Rooted devices can be an issue for multiple reasons. Attackers might run the application on a rooted device in order to get access to the application binary, to reverse engineer it, extract sensitive data, or manipulate the application's behavior. Regular users might have rooted their devices for reasons unrelated to your app, but by doing so they broke the secure environment provided by the Android operating system, and thereby made their data and accounts susceptible to attack. For applications handling sensitive data or subject to data-processing regulations, operating on rooted devices might be an unacceptable risk.
Configuring Root Checks
To have Dotfuscator inject Root Checks into your Xamarin.Android application, first enable Checks.
Then, configure the Checks via the user interface, or by annotating your source code with
Both of these methods allow you to specify various properties that determine how the Check operates; for a full listing, see the
RootCheckAttribute section of the Check Attributes page.
Supported Application Types
Dotfuscator can inject Root Checks into Xamarin.Android assemblies, and will prevent you from injecting into Xamarin assemblies for other platforms. You can inject into non-Xamarin-specific assemblies (such as PCL or .NET Standard libraries), but doing so will make the assembly dependent on the Xamarin Android framework. Note that this dependency is not usually an issue for other (Xamarin) platforms that use the shared library, because the Root Check is only injected into an Android-specific copy of the library, in most build scenarios.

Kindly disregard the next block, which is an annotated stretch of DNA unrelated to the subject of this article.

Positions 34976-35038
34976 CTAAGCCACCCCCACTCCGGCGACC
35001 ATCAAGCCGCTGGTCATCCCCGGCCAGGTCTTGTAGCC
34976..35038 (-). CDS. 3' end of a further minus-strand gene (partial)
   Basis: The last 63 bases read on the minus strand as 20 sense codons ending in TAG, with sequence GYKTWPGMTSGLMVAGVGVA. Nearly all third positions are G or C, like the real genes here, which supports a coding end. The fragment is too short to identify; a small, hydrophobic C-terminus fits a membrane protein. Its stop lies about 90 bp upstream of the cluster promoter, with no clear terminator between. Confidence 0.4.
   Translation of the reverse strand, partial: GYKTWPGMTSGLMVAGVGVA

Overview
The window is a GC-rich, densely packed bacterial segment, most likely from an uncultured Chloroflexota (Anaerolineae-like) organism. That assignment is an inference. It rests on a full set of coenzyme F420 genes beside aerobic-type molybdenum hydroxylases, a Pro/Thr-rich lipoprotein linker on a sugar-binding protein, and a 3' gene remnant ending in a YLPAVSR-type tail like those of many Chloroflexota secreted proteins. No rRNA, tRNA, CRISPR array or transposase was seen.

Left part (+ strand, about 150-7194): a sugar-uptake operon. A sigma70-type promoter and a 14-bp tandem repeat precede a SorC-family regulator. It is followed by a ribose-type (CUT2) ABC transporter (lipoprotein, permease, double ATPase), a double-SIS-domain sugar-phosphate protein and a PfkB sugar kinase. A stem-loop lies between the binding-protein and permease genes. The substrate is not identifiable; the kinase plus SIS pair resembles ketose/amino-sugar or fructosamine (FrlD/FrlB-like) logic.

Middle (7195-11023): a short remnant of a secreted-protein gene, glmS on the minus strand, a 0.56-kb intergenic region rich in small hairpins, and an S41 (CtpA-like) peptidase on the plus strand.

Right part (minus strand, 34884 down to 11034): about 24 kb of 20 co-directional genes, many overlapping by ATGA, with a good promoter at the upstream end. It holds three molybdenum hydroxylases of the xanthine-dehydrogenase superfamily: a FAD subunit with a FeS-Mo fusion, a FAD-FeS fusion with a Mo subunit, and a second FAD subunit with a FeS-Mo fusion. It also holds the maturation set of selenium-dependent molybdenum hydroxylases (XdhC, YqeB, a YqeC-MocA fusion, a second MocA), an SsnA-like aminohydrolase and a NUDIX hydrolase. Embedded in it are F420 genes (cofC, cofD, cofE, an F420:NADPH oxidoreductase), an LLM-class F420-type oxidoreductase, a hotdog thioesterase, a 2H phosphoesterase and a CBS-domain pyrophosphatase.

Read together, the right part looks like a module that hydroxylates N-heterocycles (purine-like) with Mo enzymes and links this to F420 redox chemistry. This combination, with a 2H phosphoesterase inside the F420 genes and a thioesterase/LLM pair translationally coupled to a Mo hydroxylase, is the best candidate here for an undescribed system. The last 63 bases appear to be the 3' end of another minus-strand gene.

QUERY_ALL_PACKAGESpermission. See the Xamarin documentation regarding Android permissions.
Most emulators will trigger the Root Check (because they are effectively rooted devices), so you can usually test rooted behavior in an emulator, and non-rooted behavior on a (non-rooted) device. Exercise the locations of your Root Checks to observe how the application reacts to the root user being available.